The most important thing that HR should focus on in talent management is assessing the skills the organization needs to implement its strategy and the plan for recruiting and managing that critical talent. It is important to understand what the organization can do to add the right talent: Whether it is best recruited or internally developed, and whether it is even possible to develop the right talent in order to implement the business strategy. … Often, the reasons why business strategies fail is that they mistakenly assume that the organization can get the right talent in order to perform the way the strategy calls for. All too often organizations cannot attract or develop it, and as a result, the strategy is not feasible.”

Lawler goes on to cite Google as a good example of a company that’s done an “exceptional” job of recruiting and managing people who have critical knowledge skills, noting the tech firm’s practice of letting its people set aside certain times of the week to devote specifically to projects that interest them. This has proved not only to be a great way for Google to come up with new business ideas, he writes, but to also develop and attract the critical talent it needs. (We’ve been reporting on Google’s talent-development processes for a while here at HRE; here is a recent story on how it strengthened its corporate culture and here’s a piece on its recognition-and-rewards strategy.)

Of course, not all business leaders are sold on the importance of talent, writes Lawler. Some think they can get by without top talent while others—lacking a background in talent management—may see functions such as engineering and finance as far more important to the business strategy than recruiting and developing talent, he notes. HR’s challenge is to show that link between talent and the business strategy, he concludes. I can’t help but think that last week’s announcement by the Conference Board that CEOs consider human capital the No. 1 challenge for 2014 should give HR leaders a bit of a boost in this department.

New Report: CEOs Focused on Employees for 2014

dv1954038This just in from the Conference Board, from its CEO Challenge 2014 report based on a survey of CEOs, presidents and chairmen from more than 1,000 companies around the world: Human capital — how best to develop, engage, manage and retain talent — was named the leading challenge among 10 choices, followed by customer relationships, innovation, operational excellence and corporate brand and reputation.

The findings represent an acknowledgement by global business leaders that people really are their greatest resource, says Rebecca Ray, report co-author and Conference Board senior vice president of human capital:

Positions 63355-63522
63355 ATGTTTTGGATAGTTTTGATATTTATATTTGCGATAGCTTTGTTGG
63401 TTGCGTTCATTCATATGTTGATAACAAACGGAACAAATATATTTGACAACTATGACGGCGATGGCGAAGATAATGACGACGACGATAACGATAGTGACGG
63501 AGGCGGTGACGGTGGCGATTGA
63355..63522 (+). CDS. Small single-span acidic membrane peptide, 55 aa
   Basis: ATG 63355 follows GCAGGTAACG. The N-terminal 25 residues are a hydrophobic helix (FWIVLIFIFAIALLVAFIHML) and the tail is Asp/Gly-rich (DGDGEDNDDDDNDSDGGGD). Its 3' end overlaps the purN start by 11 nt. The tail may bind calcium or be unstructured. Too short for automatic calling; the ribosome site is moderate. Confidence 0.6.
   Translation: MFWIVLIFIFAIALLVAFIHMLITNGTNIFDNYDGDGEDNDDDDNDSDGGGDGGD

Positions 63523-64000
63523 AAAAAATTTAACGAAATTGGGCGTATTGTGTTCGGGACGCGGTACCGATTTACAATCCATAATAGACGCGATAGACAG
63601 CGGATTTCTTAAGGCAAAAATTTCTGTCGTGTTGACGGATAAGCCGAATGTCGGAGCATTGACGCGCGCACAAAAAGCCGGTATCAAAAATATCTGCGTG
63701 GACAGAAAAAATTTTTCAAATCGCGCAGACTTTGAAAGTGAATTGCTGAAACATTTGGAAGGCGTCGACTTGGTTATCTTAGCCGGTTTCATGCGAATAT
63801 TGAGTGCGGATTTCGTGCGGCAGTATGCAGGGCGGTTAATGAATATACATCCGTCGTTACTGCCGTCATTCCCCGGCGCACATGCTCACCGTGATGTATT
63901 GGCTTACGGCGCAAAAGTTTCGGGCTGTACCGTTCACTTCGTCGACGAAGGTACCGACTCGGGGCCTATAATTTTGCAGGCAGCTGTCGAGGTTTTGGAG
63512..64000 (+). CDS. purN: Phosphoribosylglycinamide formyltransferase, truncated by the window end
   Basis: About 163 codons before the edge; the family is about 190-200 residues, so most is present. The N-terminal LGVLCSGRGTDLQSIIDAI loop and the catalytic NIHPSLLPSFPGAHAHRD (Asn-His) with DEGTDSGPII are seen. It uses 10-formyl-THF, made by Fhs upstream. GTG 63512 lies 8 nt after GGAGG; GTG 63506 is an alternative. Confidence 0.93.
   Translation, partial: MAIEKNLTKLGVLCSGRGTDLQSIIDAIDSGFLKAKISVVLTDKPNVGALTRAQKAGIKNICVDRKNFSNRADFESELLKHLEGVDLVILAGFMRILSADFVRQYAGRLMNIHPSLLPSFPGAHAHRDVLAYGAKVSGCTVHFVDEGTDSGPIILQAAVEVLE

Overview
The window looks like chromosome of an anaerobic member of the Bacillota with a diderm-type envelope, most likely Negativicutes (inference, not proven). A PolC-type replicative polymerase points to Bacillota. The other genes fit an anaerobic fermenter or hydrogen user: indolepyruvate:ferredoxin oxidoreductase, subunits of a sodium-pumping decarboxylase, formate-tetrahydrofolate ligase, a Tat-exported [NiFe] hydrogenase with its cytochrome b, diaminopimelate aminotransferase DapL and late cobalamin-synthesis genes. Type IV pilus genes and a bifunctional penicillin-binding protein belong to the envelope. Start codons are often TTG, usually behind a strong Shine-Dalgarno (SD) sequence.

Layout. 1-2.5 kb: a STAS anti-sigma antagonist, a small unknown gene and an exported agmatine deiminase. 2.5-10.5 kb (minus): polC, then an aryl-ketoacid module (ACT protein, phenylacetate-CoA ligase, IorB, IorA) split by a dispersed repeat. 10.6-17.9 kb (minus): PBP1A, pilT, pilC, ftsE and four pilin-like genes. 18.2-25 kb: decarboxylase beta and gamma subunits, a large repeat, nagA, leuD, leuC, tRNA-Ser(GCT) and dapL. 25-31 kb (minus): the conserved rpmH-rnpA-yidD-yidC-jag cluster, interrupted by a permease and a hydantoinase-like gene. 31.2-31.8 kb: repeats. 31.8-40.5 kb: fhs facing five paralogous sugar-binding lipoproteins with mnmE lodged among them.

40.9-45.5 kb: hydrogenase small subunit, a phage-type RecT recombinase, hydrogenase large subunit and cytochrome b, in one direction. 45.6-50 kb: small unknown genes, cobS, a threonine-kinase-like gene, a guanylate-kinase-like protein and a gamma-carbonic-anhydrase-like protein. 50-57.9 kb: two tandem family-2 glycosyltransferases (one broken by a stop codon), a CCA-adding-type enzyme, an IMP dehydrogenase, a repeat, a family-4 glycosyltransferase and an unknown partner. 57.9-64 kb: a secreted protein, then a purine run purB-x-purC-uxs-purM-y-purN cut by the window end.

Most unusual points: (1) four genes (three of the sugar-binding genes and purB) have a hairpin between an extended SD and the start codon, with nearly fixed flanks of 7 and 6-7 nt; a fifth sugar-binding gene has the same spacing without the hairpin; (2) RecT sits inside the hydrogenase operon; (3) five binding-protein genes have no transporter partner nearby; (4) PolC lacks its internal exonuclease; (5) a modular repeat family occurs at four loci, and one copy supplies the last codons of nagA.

Though particular strategies vary from region to region, business leaders are working to optimize their greatest resource — their employees and those who will lead them. This emphasis on people-related issues makes perfect sense in a still-uncertain economy. Building a culture that supports engagement, employee training, leadership development and high performance is something companies can control, and can mean the difference between growing market share and simply surviving in 2014.”

Interestingly, this year’s survey included a question on “hot-button issues” CEOs were most concerned about. “Big Data” was cited as the No. 1 hot-button issue, a topic that’s addressed by my colleague Mark McGraw in this recent story. Other hot-button issues cited by respondents included “diversity in our leadership ranks,” “potential economic depression in Europe” and, for U.S. respondents (perhaps not surprisingly), “healthcare benefits for employees.”

Breaking down the findings region by region, the report finds that “improve performance management processes and accountability” rose to the No. 1 strategy in China, which is facing a slowing growth rate, as well as in Asia as a whole. The report also found that three of the top five strategies for innovation are predicated on human capital, with “create culture of innovation by promoting and rewarding entrepreneurship and risk-taking,” “develop innovation skills for all employees” and “incentivize key talent for innovation.” Even our cranky HR Technology columnist, Bill Kutik, acknowledges in his latest piece that CEOs seem to finally be coming around to the importance of the people in their organizations.  All in all, it appears that CEOs will be keeping their CHROs close by for the foreseeable future.